“Happy Hour”

These are  some of the results from the program I loving called “Happy Hour”.

Happy Hour

Happy Hour

I was able to visit and perform for  a local Alzheimer Care Center.

My first visit (Which I found to be one of the most beneficial to both clients and staff) began with a tour of the facility. I saw Day Rooms in all 3 wings.

In the first Day room, residents were watching a movie and all greeted me with a “Hello”. They were headed to the Dining room for other musical entertainment.

The second Day room was filled with family members, staff and 7 or 8 residents that seemed to be in various stages of focus.

I started with some songs and a health care  assistant started with hand clapping. Within a half hour, people were dancing and singing. A joyous time, music can change the energy of a room; relieve stress in clients, family members and staff.

I was asked to visit a patient’s room and  I was told she never comes out of her room.

When I arrived at the door I saw a woman sitting in a chair watching television.  I went in with my guitar and asked if I could play a song for her.

She said, “Yes”.

The TV was turned off and I started playing. She started moving and grooving in her chair then she got up and started to dance like she was on stage. Staff came to the door, to witness the “Happening. The woman invited the staff to join in with the dance.

The health care assistant signaled me to come outside the room. I continued to play and she followed me out of her room to the Day room on that wing. She continued to dance. I played a couple of more songs down and then I was asked to visit a room at the end of the hall.

A patient was on Hospice. He was an older man on oxygen and asleep. He had 4 family members at bedside. I stood at the foot of the bed and sang “Old Bones”” The Torch” and “Happy Trails to You”

It was surreal and special.  The family thanked me. I left and felt that the very first “Happy Hour” was a success. What a difference and hour can make !

The second “Happy Hour” was in the Big Room (Dining room). Clients came in from all three wings. Wheel chairs, walkers, canes and escorts. The staff had seated them in a theater style setting. I stood in the corner and did more of an impromptu show.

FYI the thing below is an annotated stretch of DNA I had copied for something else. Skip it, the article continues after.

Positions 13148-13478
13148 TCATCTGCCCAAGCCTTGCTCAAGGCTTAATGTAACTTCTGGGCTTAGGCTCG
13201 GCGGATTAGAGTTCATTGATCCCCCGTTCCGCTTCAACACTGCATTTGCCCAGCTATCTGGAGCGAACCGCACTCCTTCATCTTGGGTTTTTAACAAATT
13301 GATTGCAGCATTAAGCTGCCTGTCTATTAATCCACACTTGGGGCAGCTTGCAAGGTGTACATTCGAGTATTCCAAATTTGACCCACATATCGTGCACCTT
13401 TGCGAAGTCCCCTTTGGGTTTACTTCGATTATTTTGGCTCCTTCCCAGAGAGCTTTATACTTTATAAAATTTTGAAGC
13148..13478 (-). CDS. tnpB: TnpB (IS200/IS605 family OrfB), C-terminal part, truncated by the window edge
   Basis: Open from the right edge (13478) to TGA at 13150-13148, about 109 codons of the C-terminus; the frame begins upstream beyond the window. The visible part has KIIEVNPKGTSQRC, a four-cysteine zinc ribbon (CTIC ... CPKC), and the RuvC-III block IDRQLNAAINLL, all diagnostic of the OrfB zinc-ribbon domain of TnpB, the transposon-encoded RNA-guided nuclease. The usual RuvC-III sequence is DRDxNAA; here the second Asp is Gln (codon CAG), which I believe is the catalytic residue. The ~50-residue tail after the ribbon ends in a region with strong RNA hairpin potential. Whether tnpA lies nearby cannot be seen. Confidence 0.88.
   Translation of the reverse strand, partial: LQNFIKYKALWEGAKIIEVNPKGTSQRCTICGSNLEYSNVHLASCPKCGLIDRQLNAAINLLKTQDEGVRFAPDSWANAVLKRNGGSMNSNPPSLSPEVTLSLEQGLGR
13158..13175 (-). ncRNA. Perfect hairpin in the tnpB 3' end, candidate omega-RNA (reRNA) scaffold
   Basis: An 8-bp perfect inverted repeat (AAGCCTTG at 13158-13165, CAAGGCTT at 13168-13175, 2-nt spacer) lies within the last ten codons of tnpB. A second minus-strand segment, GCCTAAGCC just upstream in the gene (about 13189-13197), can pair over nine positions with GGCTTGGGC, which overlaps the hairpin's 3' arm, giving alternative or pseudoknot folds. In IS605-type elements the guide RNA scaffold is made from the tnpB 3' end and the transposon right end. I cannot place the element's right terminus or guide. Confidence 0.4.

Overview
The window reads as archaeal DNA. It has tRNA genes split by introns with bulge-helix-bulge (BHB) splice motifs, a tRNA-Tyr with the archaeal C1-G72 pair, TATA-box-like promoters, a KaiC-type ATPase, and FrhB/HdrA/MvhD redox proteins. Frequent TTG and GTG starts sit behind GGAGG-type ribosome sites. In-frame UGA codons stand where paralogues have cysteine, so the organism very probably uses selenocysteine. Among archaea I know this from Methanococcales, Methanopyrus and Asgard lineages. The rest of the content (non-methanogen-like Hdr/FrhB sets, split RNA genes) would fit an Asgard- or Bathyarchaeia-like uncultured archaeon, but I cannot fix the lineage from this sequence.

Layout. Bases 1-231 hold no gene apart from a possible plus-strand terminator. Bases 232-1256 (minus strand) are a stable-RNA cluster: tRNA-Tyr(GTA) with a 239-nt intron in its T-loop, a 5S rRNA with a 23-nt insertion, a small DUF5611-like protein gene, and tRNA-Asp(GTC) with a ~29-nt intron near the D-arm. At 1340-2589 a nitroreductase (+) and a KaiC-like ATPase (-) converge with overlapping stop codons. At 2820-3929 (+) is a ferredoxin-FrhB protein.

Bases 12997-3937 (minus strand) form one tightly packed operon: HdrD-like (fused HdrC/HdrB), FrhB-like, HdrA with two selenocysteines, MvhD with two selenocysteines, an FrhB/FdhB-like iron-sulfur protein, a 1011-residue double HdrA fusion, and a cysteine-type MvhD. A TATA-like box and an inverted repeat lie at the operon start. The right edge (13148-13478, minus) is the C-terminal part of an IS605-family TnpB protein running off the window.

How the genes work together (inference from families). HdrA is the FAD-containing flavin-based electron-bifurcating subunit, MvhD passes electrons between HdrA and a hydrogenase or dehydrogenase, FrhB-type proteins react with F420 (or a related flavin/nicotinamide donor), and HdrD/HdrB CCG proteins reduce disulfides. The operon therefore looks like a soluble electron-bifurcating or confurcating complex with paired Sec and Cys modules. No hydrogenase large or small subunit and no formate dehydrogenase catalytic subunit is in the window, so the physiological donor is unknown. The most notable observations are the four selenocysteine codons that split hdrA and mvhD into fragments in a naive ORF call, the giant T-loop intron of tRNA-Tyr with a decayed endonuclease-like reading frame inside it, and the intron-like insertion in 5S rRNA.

There were approximately 30 -40 clients in attendance, including my dancing friend who never comes out of her room.  Although they seemed to be engaged with my songs and a polite audience, I felt I got more interaction in “the smaller houses”.

My third time there, I played the Garden. Again 30+ clients and staff gathered around under the awning. Some of the clients remembered me from last month.

We were up close and personal. More clients sang and people danced. A truly “Happy Hour” for all.


Like a Brand New Baby

Just Marjy and Me

Just Marjy and Me

One of the rewards of working with a seasoned audience in an aged care facility is meeting “Living History” and the most famous people you’ll never meet.

I was recently working in a secured facility and met a man who was 102 years old. A class Act.  He and his wife came to this country and did a juggling routine that brought them through the vaudeville circuit and many nightclubs and circuses. They played the Ed Sullivan Show.

I mentioned I was from Boston and he asked if I had ever been to Blinstrub’s Village ( a night club that opened in the midst of the Depression 1933 and destroyed by Fire in ’68. ) Every one played there from Frank Sinatra To the Everly Brothers. I had the pleasure  of seeing Frankie Valley and the Four Seasons there . .

“They were very good to us there – They would feed us.” He grabbed me by my shoulders and said, “It’s so good to hear an old comedian!”

I’m not too sure if I should take that as a compliment, but I will.

I told him he looked great for a hundred and two and I asked “How do you feel?”

He replied ” Like a new baby! I have no hair! – I have no teeth!  And, They just changed my diaper! ”